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See how 16 LGBTI inner-city youths are changing the US through true stories of love

See how 16 LGBTI inner-city youths are changing the US through true stories of love

‘Uh…what does it feel like to kiss your own gender?’ a middle-schooler asks a Boston LGBTQ theater group.

‘It’s the way it feels kissing someone who isn’t of the same sex,’ the cast member replies. ‘It doesn’t burn. It isn’t poisonous. Love is love!’

This is what happens when a diverse group of youths dares to be ‘out’ on stage to reveal their lives, their struggles, and their loves.

In ‘The Year We Thought About Love’, Cantabrigian filmmaker Ellen Brodsky has made what some might call a dangerous documentary about youth in love, and what others would call a welcoming one.

Brodsky believes ‘there’s power in being true to yourself’. While that may be true, Brodsky also knows that the varied expressions of love are not always safe or accepted. Queries always accompany love expressed outside of familial, racial, cultural and religious norms.

While the ‘what does it feel like’ question can derive from a sincere place of curiosity, it also can dredge up what’s known as the ‘ick factor’.

It’s the revulsion some heterosexuals feel toward the way we LGBTQ people engage in social and sexual intimacy. Altering the hearts and minds of these folks might take a while, if not a lifetime.

Exposure, however, to LGBTQ love can make a difference for younger generations. And, this year’s Social Justice Award for Documentary Film nominee ‘The Year We Thought About Love’ is doing just that.

In its first act, Brodsky’s heartwarming ethnographic-style documentary shocks, awes and entertains its school-age audience with a surprising interracial kiss between two teenage males.

Brodsky skillfully brought to the fore what is on every teen’s mind. You can’t help but applaud how she tackles two taboo subjects at once—same-gender and interracial love.

While “‘he Year We Thought About Love’ is age appropriate for a youth audience, it is nonetheless a no-holds-barred behind the scene depiction of the heartbreaks and triumphs of the incredibly strong spirited and courageous lives of Boston’s LGBTQ group, True Colors: OUT Youth Theater.

The film highlights the unique and universal struggles these LGBTQ teens confront. Their lives are anything but easy.

Their personal narratives take you from belly-aching laugher to a deluge of tears.

‘There can be so much laughter right next to so much pain…not so much surprised,’ Brodsky explains.

While the theater functions as a safe haven for the troupe, however, for too many of them, their homes do not. African American families have the old adage ‘it takes a village to raise a child’ – but that is false, especially when it comes out to our LGBTI youth.

The film tells the story of trans girl Alyssa. She, like so many transgender youth—especially those of African descent—is thrown out of her home. Chi, an African American gay male and a devout Baptist wrestles not only with his homophobic church but also his mother. (The Hallelujah moment is when Chi states he knows God loves this black gay man’). Ayden, who is gender fluid and fears donning male attire at school, but at the expectation of her mother models dresses on the fashion runway on weekends.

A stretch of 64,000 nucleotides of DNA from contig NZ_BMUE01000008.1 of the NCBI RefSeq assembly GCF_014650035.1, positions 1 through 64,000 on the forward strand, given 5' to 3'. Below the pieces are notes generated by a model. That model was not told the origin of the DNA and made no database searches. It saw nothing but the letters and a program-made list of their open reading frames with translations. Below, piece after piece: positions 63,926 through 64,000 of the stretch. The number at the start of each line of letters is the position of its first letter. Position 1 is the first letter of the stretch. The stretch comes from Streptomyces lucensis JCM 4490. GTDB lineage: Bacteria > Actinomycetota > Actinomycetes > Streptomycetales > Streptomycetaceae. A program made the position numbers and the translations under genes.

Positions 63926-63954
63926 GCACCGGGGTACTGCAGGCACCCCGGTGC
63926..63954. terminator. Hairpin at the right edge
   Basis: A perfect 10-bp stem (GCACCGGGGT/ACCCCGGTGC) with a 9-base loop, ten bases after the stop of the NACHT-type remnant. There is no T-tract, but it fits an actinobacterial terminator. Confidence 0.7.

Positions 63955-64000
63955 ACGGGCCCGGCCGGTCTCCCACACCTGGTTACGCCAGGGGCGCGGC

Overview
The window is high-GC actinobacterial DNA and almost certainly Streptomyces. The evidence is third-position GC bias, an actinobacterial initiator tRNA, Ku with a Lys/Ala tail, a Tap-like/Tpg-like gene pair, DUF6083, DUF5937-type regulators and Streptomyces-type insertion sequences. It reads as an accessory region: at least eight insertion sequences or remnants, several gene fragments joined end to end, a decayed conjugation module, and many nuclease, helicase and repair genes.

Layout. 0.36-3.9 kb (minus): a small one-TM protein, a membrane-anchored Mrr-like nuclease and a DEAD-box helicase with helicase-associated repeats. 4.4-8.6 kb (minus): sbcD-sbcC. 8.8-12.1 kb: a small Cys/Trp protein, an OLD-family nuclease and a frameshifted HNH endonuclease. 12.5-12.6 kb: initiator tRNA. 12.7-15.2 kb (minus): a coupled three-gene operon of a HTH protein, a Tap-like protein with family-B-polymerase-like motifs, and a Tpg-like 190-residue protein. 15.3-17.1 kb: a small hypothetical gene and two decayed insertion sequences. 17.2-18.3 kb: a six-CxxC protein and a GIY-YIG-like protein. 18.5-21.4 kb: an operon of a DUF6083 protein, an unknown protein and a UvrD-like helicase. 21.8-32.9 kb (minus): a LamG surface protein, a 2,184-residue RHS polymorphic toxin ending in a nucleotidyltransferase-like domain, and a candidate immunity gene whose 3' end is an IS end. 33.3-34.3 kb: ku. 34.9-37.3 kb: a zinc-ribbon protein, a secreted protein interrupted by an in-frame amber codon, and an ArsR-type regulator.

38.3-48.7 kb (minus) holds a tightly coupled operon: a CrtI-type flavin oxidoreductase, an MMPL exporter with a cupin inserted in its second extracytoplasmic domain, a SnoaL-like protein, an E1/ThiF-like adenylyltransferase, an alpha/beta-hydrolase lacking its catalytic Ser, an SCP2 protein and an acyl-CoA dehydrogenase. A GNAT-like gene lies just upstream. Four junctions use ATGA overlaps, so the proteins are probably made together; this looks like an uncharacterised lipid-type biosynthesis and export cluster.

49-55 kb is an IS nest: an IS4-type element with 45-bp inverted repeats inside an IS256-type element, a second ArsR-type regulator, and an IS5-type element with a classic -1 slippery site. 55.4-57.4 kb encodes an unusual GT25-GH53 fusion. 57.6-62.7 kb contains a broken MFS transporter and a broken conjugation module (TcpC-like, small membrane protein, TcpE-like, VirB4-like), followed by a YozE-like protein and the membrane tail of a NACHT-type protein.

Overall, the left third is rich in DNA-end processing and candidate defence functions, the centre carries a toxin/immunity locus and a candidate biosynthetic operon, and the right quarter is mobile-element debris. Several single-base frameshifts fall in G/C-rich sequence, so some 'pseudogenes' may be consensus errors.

The theater youth troupe, True Colors, has been in existence since 1994, and is the oldest out and allied youth theater in the world. The theater is the creative genius of Abe Rybeck, renowned Executive Artistic Director of The Theater Offensive, and brother-in-law of Brodsky.

The troupe had the unique opportunity to write and perform plays year-round based on their personal narratives. Brodsky, with film crew in tow, had a rich reservoir to draw from as 16 LGBTQ teens shared and acted out on stage their love stories.

‘Our camera crew slips into rehearsal rooms, kitchens, classrooms, and subways capturing the wit, candor, and attitude of these young people. Together they explore love—romantic, familial, and religious—as they write scripts based on their lives,’ Brodsky states.

‘I got involved with the film "The Year We Thought About Love" because it would give viewers across the country a chance to see the experience and perspective of the inner city SGL/LGBTQ youth,’ Giftson “Giffy” Joseph, SGL (Same Gender Loving) Haitian American told me.

‘People never really get the chance to talk to youth about their experiences as identifying as someone who doesn’t conform to the social norm, instead they make assumptions and generalizations. This film is important because it will start a much needed dialogue with families, communities, especially communities of color.’

Brodsky’s documentary is being received with thunderous applauses across the country.

‘Young audience love seeing their reality on the screen, a reality not often portrayed in medaia,’ Brodsky said. ‘Older LGBTQ people often wish they had something like this theater troupe when they were young.’

Find out more here and watch the trailer below: